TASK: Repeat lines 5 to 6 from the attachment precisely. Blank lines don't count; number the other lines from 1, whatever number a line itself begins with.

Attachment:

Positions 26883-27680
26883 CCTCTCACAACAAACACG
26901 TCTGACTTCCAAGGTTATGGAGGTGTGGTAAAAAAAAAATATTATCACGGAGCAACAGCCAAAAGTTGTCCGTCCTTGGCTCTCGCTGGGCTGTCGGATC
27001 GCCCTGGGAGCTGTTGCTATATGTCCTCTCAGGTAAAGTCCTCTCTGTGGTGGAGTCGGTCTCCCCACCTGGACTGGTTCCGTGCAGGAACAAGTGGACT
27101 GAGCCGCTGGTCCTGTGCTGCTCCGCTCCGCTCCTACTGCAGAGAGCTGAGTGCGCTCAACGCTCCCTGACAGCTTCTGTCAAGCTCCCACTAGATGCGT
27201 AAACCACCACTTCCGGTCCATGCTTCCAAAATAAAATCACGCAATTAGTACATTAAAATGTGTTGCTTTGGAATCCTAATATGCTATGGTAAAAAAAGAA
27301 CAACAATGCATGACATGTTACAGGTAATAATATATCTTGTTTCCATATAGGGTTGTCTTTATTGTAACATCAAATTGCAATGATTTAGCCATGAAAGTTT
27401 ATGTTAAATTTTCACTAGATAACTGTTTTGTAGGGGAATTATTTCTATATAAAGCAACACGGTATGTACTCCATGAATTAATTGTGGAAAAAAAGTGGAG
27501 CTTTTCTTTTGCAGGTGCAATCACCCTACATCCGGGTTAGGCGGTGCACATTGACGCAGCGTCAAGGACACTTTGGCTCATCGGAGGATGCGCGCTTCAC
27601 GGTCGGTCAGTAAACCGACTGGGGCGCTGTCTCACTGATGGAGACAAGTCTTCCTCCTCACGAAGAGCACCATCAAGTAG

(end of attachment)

27101 GAGCCGCTGGTCCTGTGCTGCTCCGCTCCGCTCCTACTGCAGAGAGCTGAGTGCGCTCAACGCTCCCTGACAGCTTCTGTCAAGCTCCCACTAGATGCGT
27201 AAACCACCACTTCCGGTCCATGCTTCCAAAATAAAATCACGCAATTAGTACATTAAAATGTGTTGCTTTGGAATCCTAATATGCTATGGTAAAAAAAGAA